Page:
The soldiers began to enter the flat-bottomed boats. They behaved as though they were on holiday, waving at the crowds and joining in with the patriotic songs. To Mary’s eye they were not quite sober, many moving in a markedly sinuous fashion. One or two stumbled out of line and were beaten back by their outraged sergeant.

    ‘Why are those men not marching in a straight line?’ Princess Amelia said, loudly.

    The Queen’s fan stopped whirring through the air. The Princess Royal, holding her younger sister’s hand, froze. Mary thought quickly and said, hurriedly, ‘They are overcome with the honour of Your Royal Highness’ presence.’

    Amelia looked satisfied and turned her large blue eyes back to the spectacle outside. Mary saw the relief cross the Queen’s face before the muscles tightened back into a neutral expression. Princess Augusta, on the other hand, looked across at Mary with a twitch that looked perilously like the beginning of a grin.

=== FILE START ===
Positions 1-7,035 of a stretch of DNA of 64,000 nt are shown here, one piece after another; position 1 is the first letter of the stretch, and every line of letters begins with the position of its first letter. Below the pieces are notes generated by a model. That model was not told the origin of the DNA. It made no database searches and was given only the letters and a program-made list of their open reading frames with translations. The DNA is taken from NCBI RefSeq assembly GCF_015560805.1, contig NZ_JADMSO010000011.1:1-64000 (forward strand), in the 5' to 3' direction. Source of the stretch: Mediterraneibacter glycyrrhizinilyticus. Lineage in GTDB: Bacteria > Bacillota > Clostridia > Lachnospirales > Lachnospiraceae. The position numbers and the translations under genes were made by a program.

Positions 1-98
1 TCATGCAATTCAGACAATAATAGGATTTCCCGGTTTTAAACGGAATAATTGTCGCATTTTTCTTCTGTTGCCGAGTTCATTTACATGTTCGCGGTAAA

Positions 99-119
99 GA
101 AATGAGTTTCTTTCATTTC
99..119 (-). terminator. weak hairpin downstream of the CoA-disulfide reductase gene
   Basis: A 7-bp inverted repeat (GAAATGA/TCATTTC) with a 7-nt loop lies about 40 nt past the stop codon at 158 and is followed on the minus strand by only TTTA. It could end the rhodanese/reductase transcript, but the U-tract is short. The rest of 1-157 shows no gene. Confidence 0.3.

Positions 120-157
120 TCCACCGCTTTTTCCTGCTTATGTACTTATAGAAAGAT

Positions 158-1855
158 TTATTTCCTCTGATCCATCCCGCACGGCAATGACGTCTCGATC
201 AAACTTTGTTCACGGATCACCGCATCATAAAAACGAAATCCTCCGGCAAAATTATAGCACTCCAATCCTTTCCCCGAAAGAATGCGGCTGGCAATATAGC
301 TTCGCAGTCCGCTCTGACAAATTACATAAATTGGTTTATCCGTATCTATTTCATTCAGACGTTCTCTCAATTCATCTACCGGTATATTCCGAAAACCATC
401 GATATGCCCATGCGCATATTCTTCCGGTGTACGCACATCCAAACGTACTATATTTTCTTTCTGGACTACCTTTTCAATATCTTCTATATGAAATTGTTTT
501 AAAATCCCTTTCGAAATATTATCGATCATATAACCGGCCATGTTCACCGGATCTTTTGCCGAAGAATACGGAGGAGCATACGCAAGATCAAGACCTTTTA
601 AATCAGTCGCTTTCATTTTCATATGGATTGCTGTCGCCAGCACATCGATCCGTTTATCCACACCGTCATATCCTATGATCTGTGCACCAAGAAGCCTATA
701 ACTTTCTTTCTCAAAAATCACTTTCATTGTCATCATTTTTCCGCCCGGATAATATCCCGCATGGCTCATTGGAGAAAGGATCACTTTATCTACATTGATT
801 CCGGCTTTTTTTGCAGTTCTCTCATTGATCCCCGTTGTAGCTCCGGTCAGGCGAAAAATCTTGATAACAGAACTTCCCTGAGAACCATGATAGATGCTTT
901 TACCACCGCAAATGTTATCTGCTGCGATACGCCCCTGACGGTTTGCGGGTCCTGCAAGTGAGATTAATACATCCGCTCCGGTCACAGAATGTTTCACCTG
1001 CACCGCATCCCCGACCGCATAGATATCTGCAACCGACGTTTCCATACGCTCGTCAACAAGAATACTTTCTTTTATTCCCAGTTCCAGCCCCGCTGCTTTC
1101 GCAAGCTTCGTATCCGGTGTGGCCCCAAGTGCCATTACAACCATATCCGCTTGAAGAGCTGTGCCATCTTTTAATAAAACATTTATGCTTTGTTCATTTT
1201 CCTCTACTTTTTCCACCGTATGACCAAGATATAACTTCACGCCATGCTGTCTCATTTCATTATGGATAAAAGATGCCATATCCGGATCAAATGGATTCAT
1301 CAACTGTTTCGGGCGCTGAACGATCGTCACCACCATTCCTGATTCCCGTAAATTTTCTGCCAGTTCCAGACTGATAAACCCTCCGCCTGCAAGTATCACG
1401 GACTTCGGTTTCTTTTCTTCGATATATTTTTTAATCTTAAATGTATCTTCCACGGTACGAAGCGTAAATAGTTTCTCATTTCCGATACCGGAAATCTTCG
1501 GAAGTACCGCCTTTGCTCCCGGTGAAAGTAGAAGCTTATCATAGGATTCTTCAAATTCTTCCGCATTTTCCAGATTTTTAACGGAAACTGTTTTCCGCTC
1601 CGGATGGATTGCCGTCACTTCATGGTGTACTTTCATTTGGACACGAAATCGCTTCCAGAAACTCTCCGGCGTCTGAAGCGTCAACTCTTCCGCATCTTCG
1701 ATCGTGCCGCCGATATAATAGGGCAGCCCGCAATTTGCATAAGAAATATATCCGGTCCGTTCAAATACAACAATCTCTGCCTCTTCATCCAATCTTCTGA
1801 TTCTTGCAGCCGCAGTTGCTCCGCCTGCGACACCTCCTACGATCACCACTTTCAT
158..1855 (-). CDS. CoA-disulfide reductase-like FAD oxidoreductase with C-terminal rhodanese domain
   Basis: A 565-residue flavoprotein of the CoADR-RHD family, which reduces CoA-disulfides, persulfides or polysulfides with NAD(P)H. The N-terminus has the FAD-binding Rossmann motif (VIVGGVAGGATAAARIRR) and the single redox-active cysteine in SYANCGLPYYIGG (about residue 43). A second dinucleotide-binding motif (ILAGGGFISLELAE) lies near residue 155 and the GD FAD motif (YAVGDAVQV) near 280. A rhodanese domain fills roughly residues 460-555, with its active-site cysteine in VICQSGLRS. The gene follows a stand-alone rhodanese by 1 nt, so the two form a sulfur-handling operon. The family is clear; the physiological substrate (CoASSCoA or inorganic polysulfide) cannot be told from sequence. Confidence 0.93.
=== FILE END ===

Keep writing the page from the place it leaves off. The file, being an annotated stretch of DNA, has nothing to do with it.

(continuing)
The last men were embarking now. Only the Duke of York remained ashore. Mary watched the young general in his gold braid, the scarlet of his coat stark against the white road. He looked like a boy about to go on an adventure. When his turn came to board the boat he waved one last time at the crowds. The “huzzas” launched in response were deafening.

    ‘Isn’t it marvellous?’ Georgiana whispered again. ‘So moving.’

    Mary said nothing. Fifteen hundred of England’s best troops had just embarked amidst a show of loyal fervour.

    “O Lord our God, arise,
    Scatter his enemies
    And make them fall…”

    All outside was holiday, the sun high in a blue winter’s sky, and yet Mary shivered as though a shadow had fallen across her. The soldiers on the transport decks blurred into one indistinguishable mass, their coats as red as blood. She felt that her fate were somehow bound up with them, as though if they fell they would take her with them.

    Behind her, Princess Sophia groaned and collapsed in a dead faint.”